In February 2007, Ta-Nehisi Coates had lost his third job in seven years and was scrambling to find work to support his family. A little more than a year later he published a well-received essay on the black conservatism of Bill Cosby, which launched his career at the Atlantic.

What followed was a number of widely read blogposts and essays, most notably The Case for Reparations, interviews with President Obama and eventual celebrity status with the publication in 2015 of Between the World and Me, a book about race in America. Coates is now a leading intellectual of his generation; second place might not even be close.

Coates’s latest book, We Were Eight Years in Power, is pulled in two different directions. His attempt to narrate how the first black presidency triggered a racist backlash that gave rise to Trump is intertwined with an autobiographical account of his unexpected rise to fame.

African American History, Black History, Ta-Nehisi Coates, African American Intellectual, African American Intellect, American History, Atheism, We Were Eight Years in Power, KOLUMN Magazine, KOLUMN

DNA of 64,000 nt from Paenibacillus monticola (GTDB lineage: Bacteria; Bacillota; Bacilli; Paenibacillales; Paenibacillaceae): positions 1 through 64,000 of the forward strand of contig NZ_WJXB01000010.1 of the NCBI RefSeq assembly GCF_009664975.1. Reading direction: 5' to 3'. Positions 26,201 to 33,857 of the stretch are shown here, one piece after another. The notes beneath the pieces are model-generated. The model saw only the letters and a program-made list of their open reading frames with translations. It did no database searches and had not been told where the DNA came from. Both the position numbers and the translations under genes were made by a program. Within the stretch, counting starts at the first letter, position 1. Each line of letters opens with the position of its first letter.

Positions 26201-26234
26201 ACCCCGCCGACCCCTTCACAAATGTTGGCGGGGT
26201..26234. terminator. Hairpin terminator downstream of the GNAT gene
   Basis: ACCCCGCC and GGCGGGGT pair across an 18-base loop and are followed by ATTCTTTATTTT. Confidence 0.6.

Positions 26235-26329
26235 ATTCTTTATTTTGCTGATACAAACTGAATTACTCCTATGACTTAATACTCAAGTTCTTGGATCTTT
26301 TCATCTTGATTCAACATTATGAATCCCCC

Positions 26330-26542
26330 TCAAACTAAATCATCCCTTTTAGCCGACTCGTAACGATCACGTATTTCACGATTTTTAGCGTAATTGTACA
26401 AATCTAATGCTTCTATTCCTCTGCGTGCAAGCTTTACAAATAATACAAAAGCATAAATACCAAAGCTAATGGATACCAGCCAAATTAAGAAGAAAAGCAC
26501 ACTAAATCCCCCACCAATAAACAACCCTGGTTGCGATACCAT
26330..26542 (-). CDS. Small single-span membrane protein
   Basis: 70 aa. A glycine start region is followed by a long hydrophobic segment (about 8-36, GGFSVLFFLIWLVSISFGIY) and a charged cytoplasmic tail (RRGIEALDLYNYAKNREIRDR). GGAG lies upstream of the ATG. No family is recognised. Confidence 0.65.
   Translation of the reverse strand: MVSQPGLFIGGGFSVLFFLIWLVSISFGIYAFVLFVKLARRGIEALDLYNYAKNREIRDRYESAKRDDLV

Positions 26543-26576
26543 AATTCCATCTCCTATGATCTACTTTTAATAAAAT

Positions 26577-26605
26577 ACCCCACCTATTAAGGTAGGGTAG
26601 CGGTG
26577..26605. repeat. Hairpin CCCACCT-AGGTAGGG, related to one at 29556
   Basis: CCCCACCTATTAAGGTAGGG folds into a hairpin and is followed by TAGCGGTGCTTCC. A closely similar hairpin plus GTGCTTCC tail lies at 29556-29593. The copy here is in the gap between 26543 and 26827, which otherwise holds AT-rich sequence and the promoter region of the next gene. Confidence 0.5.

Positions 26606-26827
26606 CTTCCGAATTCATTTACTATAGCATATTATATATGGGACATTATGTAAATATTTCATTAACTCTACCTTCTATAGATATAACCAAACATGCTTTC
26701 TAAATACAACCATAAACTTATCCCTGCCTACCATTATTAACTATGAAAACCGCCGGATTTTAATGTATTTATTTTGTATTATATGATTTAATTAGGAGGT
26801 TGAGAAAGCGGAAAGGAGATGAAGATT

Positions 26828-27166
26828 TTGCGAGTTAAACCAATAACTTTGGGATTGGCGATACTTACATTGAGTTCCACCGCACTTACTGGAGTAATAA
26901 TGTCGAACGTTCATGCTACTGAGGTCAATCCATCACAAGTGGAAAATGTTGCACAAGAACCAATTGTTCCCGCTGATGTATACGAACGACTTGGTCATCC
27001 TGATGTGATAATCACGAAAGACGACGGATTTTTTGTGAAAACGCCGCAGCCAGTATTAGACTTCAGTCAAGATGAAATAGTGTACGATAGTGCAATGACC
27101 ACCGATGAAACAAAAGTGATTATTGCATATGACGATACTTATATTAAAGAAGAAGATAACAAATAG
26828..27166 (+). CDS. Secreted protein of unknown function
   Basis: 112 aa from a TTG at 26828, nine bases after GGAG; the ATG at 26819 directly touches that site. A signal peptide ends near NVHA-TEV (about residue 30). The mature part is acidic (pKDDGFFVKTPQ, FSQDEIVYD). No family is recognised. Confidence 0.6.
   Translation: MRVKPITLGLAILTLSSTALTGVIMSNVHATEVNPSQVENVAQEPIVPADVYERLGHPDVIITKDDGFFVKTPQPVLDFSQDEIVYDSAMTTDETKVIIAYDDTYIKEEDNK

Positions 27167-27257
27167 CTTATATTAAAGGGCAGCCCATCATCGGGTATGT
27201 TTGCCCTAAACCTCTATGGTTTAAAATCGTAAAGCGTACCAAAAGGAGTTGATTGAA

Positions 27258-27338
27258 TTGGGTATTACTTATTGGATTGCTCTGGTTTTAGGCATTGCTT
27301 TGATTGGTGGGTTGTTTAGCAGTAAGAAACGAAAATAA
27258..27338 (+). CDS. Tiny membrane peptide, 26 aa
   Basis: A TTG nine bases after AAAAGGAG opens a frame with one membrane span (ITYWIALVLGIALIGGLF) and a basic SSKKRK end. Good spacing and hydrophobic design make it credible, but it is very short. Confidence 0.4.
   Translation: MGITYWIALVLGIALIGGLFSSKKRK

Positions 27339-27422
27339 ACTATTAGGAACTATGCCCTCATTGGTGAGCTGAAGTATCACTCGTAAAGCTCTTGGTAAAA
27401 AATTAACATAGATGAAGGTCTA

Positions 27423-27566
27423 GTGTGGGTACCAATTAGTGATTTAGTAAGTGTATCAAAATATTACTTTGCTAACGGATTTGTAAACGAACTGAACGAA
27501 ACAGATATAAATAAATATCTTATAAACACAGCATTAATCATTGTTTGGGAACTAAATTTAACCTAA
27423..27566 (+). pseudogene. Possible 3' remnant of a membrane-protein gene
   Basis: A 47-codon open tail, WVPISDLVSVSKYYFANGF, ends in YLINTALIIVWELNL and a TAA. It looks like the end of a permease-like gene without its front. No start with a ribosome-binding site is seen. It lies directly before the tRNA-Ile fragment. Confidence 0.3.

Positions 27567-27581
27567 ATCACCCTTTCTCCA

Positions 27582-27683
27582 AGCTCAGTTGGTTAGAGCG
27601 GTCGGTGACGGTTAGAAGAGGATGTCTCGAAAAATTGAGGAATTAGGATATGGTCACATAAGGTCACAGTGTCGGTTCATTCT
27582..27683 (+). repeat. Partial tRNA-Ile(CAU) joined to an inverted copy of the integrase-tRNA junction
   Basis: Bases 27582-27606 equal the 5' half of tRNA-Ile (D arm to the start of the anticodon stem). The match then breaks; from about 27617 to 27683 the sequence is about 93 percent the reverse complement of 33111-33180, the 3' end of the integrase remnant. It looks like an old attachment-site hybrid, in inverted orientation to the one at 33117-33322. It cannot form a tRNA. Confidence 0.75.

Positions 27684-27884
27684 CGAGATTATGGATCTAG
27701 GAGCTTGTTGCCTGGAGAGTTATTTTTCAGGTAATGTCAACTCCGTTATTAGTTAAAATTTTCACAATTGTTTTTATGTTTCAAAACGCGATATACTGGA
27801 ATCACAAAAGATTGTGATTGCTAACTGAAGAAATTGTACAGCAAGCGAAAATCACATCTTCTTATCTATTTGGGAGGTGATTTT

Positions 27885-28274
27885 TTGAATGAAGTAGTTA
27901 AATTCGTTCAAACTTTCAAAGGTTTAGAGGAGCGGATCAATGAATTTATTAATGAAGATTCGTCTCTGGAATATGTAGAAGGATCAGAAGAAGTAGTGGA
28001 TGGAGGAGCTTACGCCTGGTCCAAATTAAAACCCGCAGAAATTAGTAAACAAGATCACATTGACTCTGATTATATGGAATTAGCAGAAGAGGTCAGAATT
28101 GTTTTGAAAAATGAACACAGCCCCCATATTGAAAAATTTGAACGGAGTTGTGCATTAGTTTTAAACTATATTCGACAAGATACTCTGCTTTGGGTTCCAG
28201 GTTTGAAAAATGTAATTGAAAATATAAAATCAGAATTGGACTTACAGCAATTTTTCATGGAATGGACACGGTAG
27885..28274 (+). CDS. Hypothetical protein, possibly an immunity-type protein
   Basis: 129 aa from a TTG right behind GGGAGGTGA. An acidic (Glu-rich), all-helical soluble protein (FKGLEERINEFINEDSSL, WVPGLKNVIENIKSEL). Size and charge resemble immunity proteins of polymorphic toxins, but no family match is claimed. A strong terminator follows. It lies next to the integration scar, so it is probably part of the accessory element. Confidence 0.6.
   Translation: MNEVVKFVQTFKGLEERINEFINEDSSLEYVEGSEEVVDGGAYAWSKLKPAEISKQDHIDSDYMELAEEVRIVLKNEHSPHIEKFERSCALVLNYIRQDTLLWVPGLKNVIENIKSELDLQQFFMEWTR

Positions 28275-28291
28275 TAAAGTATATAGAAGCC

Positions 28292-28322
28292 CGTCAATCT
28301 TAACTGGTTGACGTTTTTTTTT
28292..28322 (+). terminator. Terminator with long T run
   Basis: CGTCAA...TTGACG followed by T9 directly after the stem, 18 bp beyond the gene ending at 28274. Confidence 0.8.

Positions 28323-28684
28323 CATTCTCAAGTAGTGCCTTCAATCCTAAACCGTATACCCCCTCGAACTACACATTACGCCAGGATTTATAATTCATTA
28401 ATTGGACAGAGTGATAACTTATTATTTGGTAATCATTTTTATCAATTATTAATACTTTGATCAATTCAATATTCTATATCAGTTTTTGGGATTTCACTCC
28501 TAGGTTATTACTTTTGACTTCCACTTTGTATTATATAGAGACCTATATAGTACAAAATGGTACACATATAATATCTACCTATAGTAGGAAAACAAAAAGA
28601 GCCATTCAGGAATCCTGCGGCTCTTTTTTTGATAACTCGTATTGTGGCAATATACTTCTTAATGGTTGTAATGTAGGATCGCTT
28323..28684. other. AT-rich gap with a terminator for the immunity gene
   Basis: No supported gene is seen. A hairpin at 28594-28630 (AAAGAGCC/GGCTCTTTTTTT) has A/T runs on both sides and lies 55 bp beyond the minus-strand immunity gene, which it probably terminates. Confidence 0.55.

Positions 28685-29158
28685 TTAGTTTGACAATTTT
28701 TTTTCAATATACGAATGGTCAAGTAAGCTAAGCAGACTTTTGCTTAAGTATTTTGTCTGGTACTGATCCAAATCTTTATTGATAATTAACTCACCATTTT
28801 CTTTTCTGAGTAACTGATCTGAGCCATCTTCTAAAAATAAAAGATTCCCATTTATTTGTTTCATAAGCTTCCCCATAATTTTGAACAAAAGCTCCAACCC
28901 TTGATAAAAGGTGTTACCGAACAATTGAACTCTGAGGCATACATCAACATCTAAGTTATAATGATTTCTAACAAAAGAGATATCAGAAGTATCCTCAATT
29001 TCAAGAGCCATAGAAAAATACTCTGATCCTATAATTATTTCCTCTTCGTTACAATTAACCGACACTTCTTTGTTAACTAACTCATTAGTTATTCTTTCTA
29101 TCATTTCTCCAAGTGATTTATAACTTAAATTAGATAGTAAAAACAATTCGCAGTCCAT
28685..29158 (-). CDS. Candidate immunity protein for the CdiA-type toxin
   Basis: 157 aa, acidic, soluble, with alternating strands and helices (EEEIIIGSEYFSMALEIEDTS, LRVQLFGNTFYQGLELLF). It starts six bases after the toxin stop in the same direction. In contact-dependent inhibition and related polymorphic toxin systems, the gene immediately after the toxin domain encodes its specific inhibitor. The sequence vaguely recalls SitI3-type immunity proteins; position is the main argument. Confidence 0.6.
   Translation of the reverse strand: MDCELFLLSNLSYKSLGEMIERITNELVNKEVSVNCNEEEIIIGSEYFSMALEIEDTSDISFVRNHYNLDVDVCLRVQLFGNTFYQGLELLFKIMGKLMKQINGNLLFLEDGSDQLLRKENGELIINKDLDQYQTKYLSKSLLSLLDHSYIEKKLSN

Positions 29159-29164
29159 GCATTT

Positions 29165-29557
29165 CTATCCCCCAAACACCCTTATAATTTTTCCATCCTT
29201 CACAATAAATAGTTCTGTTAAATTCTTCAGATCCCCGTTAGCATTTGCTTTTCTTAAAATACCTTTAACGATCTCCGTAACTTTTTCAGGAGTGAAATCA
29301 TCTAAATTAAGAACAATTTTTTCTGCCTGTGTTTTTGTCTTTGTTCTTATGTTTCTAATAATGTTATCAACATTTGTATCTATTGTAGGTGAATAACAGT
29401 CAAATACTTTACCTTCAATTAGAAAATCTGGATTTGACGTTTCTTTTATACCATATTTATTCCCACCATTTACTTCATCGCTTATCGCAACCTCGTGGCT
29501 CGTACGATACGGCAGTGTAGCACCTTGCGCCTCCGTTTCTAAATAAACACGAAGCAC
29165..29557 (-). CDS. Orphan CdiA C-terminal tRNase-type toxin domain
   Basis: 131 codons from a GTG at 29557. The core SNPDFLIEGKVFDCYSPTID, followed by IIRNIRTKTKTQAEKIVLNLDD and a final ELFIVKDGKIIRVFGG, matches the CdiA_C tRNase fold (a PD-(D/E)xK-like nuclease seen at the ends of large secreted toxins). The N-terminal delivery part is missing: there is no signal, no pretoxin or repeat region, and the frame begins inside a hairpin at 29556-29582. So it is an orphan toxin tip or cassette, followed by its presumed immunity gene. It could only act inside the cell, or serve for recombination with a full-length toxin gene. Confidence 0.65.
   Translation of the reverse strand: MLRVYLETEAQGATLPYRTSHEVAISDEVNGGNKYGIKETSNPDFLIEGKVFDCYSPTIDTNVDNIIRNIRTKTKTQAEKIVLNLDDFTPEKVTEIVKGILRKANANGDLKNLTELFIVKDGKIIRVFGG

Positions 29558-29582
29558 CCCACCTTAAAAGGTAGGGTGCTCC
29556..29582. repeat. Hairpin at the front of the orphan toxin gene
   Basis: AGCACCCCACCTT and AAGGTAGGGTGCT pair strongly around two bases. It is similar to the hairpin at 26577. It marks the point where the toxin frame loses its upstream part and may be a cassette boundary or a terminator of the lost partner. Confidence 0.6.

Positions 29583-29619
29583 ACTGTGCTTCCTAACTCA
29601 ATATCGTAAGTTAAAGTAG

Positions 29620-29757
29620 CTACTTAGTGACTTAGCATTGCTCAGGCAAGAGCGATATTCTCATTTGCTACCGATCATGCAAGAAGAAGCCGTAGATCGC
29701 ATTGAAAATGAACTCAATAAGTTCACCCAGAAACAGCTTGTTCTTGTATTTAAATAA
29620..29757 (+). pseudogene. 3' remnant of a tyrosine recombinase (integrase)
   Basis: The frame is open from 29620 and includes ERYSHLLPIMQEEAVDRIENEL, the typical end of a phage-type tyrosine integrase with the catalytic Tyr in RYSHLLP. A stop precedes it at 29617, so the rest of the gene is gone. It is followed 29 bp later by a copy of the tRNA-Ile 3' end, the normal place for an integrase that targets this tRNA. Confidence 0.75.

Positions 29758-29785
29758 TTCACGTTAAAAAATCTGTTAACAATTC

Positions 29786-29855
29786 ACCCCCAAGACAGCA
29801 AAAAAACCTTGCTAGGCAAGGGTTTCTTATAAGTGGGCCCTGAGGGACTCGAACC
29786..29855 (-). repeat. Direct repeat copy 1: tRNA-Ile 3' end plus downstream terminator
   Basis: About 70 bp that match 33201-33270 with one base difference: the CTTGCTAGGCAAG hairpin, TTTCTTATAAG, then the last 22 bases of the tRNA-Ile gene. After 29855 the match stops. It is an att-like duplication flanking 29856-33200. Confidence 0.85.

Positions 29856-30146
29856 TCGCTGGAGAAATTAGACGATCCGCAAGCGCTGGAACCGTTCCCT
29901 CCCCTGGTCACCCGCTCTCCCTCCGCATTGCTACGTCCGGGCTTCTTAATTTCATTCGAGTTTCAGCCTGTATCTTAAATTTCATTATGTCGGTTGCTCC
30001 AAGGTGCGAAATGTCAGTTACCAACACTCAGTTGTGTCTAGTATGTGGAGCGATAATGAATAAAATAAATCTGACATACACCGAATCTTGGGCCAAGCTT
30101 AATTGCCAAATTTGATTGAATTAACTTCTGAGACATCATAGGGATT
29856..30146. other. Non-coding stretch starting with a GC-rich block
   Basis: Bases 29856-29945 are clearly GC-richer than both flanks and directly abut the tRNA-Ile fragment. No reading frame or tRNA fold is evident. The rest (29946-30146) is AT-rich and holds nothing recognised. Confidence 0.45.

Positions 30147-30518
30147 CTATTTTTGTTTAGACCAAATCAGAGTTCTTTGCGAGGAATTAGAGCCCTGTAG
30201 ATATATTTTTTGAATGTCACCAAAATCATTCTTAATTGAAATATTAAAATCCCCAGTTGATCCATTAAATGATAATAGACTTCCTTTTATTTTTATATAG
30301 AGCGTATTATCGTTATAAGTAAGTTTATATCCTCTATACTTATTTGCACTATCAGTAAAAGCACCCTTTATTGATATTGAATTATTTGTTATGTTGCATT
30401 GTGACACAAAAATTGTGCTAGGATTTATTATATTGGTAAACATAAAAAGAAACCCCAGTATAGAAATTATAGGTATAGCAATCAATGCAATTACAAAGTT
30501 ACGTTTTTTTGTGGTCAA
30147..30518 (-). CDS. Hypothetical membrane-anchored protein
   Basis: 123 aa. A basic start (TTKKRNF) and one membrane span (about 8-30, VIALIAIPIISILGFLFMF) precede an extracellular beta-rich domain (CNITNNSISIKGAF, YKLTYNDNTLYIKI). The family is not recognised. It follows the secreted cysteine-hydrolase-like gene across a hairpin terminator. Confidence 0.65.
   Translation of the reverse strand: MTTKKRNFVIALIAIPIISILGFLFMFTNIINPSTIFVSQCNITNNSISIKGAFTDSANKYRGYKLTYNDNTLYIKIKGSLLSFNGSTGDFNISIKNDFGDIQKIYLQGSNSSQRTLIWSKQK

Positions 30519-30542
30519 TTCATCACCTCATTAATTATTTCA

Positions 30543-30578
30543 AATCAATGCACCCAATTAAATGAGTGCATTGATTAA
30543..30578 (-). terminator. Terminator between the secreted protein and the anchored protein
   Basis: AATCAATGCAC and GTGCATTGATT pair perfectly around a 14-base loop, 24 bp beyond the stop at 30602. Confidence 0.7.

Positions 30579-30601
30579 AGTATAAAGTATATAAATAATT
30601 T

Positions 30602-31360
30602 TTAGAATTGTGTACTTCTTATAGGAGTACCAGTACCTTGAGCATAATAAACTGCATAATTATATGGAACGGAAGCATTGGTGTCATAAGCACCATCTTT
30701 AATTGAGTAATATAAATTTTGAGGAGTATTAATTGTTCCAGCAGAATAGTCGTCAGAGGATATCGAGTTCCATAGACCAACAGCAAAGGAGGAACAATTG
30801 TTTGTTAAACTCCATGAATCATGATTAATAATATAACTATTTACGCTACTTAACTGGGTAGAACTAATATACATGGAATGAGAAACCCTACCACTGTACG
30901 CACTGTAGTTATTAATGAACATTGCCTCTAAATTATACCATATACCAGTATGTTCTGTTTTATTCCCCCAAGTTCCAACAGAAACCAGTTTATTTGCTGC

The National Museum of African American History and Culture is the only national museum devoted exclusively to the documentation of African American life, history, and culture. It was established by Act of Congress in 2003, following decades of efforts to promote and highlight the contributions of African Americans. To date, the Museum has collected more than 36,000 artifacts and nearly 100,000 individuals have become charter members. The Museum opened to the public on September 24, 2016, as the 19th and newest museum of the Smithsonian Institution. (Website).

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